The A421 is an important highway connecting the M1 at Junction 13 to the A1 at the Black Cat roundabout, and is a major link between Oxford, Milton Keynes, Bedford and Cambridge.

The road, which is largely single carriageway, with a short length of dual carriageway at Marston Moretaine, carries 25,000 to 30,000 vehicles a day and suffers from considerable congestion at Junction 13 during peak travel times.

"The circulatory carriageway at Marsh Leys was already constructed."

The existing road also had considerable inbuilt safety problems because of the large number of side-roads, private properties and businesses with direct access to it.

The intention behind the overall improvement of the road was to provide a new fast dual carriageway route (two to three lanes in each direction) to link the 13km from the Black Cat roundabout (junction with the A1) via the A6 at Kempston to Junction 13 of the M1.

The project involved the construction of two new grade-separated interchanges, major works on the M1 Junction 13, a number of side road crossings and widening of the bridge over the Bedford to Bletchley railway.

Contractors and companies involved in the highway project

The project was undertaken by the UK Highways Agency, which awarded the project to Balfour Beatty under an early contract involvement scheme in November 2005. The budget range for the project is estimated between £201 and 231m.

In the same month Scott Wilson was appointed designer for the scheme and provided advice on engineering design, statutory procedures and environmental matters. The draft orders and environmental statement for the project were published in March 2007.

A public inquiry was held between December 2007 and February 2008. Orders giving the go-ahead were published in July 2008 and construction began in October 2008 (major works began in early 2009). The project was completed in December 2010. Minor works are still being carried out on the original A421 which are expected to be completed by the end of 2011. These works include the removal of the compound in Hoo Lane.

Project details

The scheme is composed of 13km (8 miles) of new dual two and three-lane carriageways between Junction 13 on the M1 and the south side of Bedford (the Bedford Southern Bypass).

The majority of the new road is dual two-lane, constructed to the side of the existing A421, except for the 1.2km section from Marsh Leys to the A6, which is dual three-lane and on the original alignment. The two new level junctions were built at Marston Moretaine and Marsh Leys.

The circulatory carriageway at Marsh Leys was already constructed as part of the Bedford Western Bypass scheme. Junction 13 of the M1 was redesigned to have a new bridge carrying the new A421 across it, while the existing bridge to the south-east is used for local traffic movements and connection to the new Ridgmont Bypass.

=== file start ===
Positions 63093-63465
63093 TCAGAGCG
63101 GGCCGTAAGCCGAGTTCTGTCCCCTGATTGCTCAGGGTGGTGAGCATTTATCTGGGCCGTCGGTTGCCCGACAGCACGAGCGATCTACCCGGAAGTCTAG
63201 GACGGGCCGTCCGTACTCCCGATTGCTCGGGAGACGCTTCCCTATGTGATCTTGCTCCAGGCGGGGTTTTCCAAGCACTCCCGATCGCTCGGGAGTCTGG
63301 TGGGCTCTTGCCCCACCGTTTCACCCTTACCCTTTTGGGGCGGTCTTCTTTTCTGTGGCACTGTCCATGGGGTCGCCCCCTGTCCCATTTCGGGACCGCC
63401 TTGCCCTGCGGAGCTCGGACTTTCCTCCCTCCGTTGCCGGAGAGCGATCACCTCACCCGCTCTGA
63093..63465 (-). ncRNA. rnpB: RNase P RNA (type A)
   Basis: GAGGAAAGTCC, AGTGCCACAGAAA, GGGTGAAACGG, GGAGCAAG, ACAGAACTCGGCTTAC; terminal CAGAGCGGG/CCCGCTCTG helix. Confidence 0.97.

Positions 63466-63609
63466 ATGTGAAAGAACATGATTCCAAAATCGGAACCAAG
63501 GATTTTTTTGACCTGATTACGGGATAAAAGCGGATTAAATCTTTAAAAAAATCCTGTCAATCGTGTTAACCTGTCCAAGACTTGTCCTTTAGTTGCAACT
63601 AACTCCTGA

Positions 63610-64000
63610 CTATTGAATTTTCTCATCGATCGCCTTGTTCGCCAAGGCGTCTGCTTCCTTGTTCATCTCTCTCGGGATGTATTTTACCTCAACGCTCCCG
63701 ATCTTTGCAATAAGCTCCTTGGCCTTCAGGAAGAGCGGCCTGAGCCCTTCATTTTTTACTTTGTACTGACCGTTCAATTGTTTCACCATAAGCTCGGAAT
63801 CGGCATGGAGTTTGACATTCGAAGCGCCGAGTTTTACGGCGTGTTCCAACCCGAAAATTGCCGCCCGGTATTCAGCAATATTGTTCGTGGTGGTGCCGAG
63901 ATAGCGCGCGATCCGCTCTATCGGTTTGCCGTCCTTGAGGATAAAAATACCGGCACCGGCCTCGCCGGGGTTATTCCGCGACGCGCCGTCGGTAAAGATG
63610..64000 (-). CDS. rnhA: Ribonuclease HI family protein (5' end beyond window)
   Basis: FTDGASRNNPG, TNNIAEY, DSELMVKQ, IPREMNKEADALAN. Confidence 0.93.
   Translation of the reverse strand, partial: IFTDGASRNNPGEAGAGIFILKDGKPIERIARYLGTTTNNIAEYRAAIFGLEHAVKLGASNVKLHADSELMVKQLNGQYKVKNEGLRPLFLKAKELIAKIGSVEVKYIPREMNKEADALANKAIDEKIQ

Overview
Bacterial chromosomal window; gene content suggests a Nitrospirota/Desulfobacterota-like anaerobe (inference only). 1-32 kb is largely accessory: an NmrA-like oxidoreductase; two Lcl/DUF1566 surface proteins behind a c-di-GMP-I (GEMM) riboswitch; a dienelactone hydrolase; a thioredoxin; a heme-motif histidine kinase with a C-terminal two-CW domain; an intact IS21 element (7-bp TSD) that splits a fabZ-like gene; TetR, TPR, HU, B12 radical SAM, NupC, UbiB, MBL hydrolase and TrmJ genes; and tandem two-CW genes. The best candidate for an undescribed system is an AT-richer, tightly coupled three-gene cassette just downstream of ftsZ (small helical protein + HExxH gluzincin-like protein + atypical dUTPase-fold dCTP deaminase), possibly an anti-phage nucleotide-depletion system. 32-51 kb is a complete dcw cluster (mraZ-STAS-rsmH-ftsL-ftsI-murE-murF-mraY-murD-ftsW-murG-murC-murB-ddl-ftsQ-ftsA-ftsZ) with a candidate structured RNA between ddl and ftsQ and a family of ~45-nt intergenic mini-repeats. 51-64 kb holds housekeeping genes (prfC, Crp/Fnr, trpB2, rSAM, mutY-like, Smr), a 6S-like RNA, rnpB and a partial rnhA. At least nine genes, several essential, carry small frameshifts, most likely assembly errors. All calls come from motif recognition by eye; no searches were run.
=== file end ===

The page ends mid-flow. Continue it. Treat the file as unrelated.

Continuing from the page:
On the A6, the road between the A421/A6 junction and Elstow Road was upgraded ostensibly for traffic using the Interchange Retail Park (agreed with Bedfordshire County Council), which included remodelling and signal installation at three roundabout junctions at Progress Park (park and ride), Cowbridge and Elstow Road.

This project also involved tree and shrub planting (about 250,000 new trees sourced from Marston Forest) and extensive landscaping. Drainage from the new road surfaces occurs via new balancing ponds before the water is discharged into existing watercourses.

Construction and improvements on the A421

In recent years, because of serious restrictions on landfill, new materials are being used for fill materials during engineering and construction projects. Tyres are a major disposal problem now they can no longer be sent to landfill (they were banned in 2003).

"The intention behind the overall improvement of the road was to provide a new fast dual carriageway route."

Tyre bails are now being used in construction projects for slope stabilisation, as waterway control barriers and even as artificial reefs. The A421 has used tyre bails in some areas to build a lightweight embankment on soft ground next to Brogborough Lake to allow the A421 re-alignment.

Each tyre bale measures 1.5m × 0.8m × 1.3m and consists of 100 to 115 tyres.

An estimated 4,500 tyre bales were needed for the embankment, equating to about 500,000 tyres. A 14m-deep cutting was also constructed at Brogborough, although the spoil could not be transported to landfill. Instead the material was used to form alignments of the southbound off-slip from the M1 and the new Salford Road.